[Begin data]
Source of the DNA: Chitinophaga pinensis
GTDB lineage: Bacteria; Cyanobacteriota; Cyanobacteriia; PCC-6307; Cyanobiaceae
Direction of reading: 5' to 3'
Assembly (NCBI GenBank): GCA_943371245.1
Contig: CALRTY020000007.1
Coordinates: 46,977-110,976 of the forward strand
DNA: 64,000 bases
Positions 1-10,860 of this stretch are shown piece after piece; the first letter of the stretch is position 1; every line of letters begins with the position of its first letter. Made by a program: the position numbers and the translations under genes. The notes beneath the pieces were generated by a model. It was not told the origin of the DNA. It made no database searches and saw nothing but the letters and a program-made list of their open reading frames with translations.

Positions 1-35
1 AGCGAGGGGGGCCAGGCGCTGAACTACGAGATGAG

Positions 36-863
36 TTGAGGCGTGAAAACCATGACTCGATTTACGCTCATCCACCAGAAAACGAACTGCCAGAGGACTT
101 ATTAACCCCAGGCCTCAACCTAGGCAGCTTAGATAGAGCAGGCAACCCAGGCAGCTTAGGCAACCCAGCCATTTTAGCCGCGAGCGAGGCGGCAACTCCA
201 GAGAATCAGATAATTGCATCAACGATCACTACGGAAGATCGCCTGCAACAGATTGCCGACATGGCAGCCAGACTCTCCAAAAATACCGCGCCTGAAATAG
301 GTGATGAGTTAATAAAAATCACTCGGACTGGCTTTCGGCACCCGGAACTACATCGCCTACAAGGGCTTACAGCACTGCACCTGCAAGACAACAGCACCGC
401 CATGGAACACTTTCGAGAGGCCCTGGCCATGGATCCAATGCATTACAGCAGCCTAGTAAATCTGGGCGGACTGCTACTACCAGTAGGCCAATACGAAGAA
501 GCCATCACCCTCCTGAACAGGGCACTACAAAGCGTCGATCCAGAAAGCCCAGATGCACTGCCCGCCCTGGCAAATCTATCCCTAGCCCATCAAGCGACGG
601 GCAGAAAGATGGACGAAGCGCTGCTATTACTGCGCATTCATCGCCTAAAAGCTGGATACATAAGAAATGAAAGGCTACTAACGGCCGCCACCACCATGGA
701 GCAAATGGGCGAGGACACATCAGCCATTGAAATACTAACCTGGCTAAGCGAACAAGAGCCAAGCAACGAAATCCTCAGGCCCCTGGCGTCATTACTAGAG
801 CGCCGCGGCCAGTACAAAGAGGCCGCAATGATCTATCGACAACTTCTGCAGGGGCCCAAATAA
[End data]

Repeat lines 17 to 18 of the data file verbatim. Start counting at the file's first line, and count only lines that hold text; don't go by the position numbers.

501 GCCATCACCCTCCTGAACAGGGCACTACAAAGCGTCGATCCAGAAAGCCCAGATGCACTGCCCGCCCTGGCAAATCTATCCCTAGCCCATCAAGCGACGG
601 GCAGAAAGATGGACGAAGCGCTGCTATTACTGCGCATTCATCGCCTAAAAGCTGGATACATAAGAAATGAAAGGCTACTAACGGCCGCCACCACCATGGA